The four processes and their associated activities as shown on the Function chart (Figure 1) cover all aspects of the total Cost Management function. The Function chart, the Function Impact Matrix chart (Figure 2), glossary of terms and technical references attached provide a subject outline for an educational program. A truly successful project depends on the successful interaction and integration of all Project Management functions. The Function charts will provide the educational background required, for the accreditation and certification programs in Project Management.

Glossary of Terms

Cost Management is a function which includes the processes that are required to maintain effective financial control of projects (evaluating, estimating, budgeting, monitoring, analyzing, forecasting and reporting the cost information).

Cost is the cash value of project activity.

1. Cost Estimating is the process of assembling and predicting the costs of a project. It encompasses the economic evaluation, project investments cost and predicting or forecasting of future trends and costs.
1.a Economic Evaluation is the process of establishing the value of a project in relation to other corporate standards/benchmarks, project profitability, financing, interest rates and acceptance.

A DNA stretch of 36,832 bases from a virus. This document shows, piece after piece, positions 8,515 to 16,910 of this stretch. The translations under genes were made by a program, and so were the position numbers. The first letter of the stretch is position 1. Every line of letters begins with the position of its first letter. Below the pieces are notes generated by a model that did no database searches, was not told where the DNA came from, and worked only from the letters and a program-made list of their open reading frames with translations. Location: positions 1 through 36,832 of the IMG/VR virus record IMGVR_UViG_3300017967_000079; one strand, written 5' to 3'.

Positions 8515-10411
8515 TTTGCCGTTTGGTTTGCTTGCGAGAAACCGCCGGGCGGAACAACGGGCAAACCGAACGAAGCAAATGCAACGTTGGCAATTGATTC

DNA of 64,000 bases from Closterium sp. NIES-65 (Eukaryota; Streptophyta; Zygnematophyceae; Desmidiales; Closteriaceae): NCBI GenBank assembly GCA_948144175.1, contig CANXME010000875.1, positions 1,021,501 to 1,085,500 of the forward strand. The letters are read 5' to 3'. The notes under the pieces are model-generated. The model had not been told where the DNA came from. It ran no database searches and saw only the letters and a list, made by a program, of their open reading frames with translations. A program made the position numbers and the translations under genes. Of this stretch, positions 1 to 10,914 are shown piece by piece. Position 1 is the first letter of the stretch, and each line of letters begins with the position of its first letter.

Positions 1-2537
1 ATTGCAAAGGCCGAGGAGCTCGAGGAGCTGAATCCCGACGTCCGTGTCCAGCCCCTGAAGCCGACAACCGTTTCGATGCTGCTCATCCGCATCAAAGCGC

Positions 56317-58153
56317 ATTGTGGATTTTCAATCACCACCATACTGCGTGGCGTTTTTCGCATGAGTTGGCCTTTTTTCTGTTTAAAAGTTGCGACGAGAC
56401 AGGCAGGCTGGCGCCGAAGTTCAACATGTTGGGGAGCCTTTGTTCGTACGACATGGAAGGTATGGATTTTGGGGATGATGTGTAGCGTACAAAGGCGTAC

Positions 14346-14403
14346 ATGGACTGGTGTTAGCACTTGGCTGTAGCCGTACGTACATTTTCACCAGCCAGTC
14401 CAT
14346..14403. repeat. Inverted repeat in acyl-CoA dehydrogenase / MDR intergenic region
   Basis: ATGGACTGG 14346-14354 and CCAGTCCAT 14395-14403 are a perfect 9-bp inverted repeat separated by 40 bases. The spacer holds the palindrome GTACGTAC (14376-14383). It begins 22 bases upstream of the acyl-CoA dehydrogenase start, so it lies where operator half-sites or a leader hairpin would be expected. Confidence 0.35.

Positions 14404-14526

1.a.1 Feasibility Studies are the methods and techniques used to examine technical and cost data to determine the economic potential and the practicality of project applications. It involves the use of techniques such as the time value of money so that projects may be evaluated and compared on an equivalent basis. Interest rates, present worth factors, capitalization costs, operating costs, depreciation, etc., are all considered.
1.b Profitability is a measure of the total income of a project compared to the total monies expended at any period of time. The techniques that are utilized are Payout Time, Return on Original Investment (ROI), Net Present Value (NPV), Discounted Cash Row (DCF), Sensitivity and Risk Analysis.
1.c Financing involves the techniques and methods related to providing the sources of monies and methods to raise funds (stock, mortgages, bonds, innovative financing agreements, leases, etc.) required for the project.
1.d Prospectus is the assembly of the evaluation profitability studies and all the pertinent technical data in an overall report for presentation and acceptance by the owner and funders of a project.
1.d.1 Project Budget is the amount and distribution of money allocated to a project.
1.d.2 Budget when unqualified, usually refers to an estimate of funds planned to cover a fiscal period. (See Project Budget.) Also: a planned allocation of resources.
1.e Project Investment Cost is the activity of establishing and assembling all the cost elements (capital and operating) of a project as defined by an agreed scope of work. The estimate attempts to predict the final financial outcome of a future investment program even though all the parameters of the project are not yet fully defined.